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C'est la Z

MongoDB World 2019

For those of you who don't know, MongoDB is a very popular NoSQL database. NoSQL is an overarching term describing databases that are not relational and don't implement Structured Query Language (SQL). In a relational database your data is stored in tables with columns - think spreadsheet where each row of the table is a record in the database. You link tables together via a common field or row name. NoSQL databases work differently.

MongoDB is a document store. In MongoDB a document is a JSON object. Essentially a Javascript (or Python) dictionary. As a result you do things differently. I plan to write up something more on the differences between SQL and NoSQL in the near future.

I've been using MongoDB on and off for a number of years. I use it for personal projects and also in the software development course I taught at Stuy. The community edition is free and easy to install and it's very easy for a beginner to get started.

Let's say you wanted to store information about a students. You might create this dictionary:

  student = { 'Last' : 'Hugginkis',
              'First' : 'Amanda',
              'ID' : 1245,
              'Homeroom' : '5A',
              'Schedule' : ['Eng','Math','Gym','CS','Lunch','Physcis',"Band"]}

You add this to your database like this:


Later, you can query for all the students in Homeroom 5A:


Super quick and easy. It also comes with a nice REPL - essentially a Javascript interpreter - to play with.

I've spent the last two days at MongoDB World 2019. A great conference if you want to get up to speed on MongoDB. I left reminded of a number of great MongoDB products that I hadn't really used and a few new ones they're just launching:

  • Atlas This is their DB as service. Don't want to administer your own installation? Just spin up an Atlas cluster. The free tier is plenty generous and you and your students can get up and running in under 10 minutes.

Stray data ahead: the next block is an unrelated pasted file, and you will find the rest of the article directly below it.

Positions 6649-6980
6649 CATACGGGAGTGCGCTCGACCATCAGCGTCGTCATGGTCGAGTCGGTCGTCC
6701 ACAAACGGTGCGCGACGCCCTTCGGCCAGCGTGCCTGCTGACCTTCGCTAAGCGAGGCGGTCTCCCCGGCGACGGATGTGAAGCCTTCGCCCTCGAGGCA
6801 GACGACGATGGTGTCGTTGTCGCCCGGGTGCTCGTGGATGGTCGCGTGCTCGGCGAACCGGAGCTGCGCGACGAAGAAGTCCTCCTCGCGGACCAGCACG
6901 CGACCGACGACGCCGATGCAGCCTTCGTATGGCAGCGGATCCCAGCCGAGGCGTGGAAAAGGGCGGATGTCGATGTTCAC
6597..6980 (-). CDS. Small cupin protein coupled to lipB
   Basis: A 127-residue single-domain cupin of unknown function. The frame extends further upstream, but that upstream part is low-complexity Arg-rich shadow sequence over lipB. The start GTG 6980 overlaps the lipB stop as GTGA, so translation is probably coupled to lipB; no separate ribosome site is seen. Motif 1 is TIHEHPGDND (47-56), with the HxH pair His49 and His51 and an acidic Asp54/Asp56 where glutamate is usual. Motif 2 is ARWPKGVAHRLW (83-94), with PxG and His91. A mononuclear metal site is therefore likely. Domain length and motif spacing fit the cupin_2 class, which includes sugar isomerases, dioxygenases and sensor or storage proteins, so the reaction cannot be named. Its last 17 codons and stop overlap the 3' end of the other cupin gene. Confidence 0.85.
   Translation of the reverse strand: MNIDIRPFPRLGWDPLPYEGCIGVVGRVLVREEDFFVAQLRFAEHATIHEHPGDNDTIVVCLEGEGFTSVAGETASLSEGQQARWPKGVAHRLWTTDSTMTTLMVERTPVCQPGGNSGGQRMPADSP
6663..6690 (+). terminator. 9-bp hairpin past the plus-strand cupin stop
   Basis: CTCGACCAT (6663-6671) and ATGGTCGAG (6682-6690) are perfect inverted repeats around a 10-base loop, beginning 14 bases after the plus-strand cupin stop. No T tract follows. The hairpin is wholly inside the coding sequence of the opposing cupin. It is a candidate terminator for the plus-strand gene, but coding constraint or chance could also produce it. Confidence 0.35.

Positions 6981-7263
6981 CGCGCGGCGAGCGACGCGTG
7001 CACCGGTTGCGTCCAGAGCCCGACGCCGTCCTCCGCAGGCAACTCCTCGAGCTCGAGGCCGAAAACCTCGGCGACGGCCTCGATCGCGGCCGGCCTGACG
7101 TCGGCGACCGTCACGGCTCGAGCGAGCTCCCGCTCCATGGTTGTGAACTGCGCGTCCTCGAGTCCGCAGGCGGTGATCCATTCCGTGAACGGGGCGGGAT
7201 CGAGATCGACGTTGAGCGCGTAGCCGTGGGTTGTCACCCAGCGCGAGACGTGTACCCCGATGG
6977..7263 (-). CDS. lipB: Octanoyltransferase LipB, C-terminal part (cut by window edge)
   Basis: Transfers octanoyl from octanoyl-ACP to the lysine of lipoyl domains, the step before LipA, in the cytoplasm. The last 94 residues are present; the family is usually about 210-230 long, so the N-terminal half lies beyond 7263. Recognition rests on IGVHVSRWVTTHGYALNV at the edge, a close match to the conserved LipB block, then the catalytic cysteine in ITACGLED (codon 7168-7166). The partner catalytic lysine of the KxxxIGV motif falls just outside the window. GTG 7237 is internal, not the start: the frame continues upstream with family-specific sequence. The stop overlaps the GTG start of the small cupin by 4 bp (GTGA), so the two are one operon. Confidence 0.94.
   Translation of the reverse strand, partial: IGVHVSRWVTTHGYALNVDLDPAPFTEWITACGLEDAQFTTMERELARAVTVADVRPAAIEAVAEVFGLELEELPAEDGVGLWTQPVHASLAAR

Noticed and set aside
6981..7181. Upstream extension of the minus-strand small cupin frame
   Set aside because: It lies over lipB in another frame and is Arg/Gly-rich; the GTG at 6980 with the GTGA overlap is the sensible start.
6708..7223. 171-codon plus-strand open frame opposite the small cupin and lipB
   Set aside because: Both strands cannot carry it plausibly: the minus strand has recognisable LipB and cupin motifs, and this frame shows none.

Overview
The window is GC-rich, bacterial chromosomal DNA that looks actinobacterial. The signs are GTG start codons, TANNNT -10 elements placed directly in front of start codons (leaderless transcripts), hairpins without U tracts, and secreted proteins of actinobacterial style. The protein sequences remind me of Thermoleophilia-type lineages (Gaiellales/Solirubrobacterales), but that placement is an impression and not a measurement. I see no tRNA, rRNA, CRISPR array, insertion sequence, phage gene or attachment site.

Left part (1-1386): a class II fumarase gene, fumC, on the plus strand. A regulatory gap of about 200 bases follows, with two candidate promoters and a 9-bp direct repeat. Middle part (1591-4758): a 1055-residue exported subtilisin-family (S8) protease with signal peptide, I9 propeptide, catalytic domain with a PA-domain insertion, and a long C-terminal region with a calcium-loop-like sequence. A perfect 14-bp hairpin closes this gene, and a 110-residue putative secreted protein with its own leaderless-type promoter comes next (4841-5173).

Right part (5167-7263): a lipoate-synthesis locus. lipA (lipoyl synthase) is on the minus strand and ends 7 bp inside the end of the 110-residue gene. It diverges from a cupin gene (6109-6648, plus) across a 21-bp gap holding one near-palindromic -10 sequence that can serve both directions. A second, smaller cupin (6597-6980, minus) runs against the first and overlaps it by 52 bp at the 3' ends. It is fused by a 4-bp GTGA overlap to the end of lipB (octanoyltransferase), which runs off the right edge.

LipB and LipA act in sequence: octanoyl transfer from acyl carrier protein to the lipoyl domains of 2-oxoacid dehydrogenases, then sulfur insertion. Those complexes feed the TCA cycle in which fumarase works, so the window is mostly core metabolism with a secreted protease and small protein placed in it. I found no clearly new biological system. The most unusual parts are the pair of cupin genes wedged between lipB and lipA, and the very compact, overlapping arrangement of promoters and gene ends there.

• Compass Back in the day you either interacted with MongoDB pragmatically using a language driver or used their REPL shell. Compass is a complete fully functional GUI. It can connect to your database, a remote one, or an Atlas cluster. A game changer for database management

  • Charts This is really cool. You link MongoDB charts to an Atlas cluster and then can interactively build dashboards and visualizations. You can then embed the visualizations into your own web projects.

  • Field Level Encryption

Encrypting passwords for storage and similar practices are important but can be aslog. MongoDB now takes care of this for you. You can, for instance, tell your database to encrypt the password fields and your done.

  • Data Lake

This blew me away. Basically, it can take your AWS storage and let you query it as if it were a MongoDB database. It works with a variety of file formst - JSON, XML, CSV and more. Basically it transparently turns cloud storage into a database.

  • Stitch This allows for the building of serverless apps. Similar to Firebase but it looks to interact with all the other MongoDB goodness I've mentioned. .

There were a few other neat things I learned about MongoDB and related products but those were the highlights.

As usual, I left the conference energized.

If you don't use MongoDB check it out for yourself and your students. In addition to being a great product, it's also a great company.

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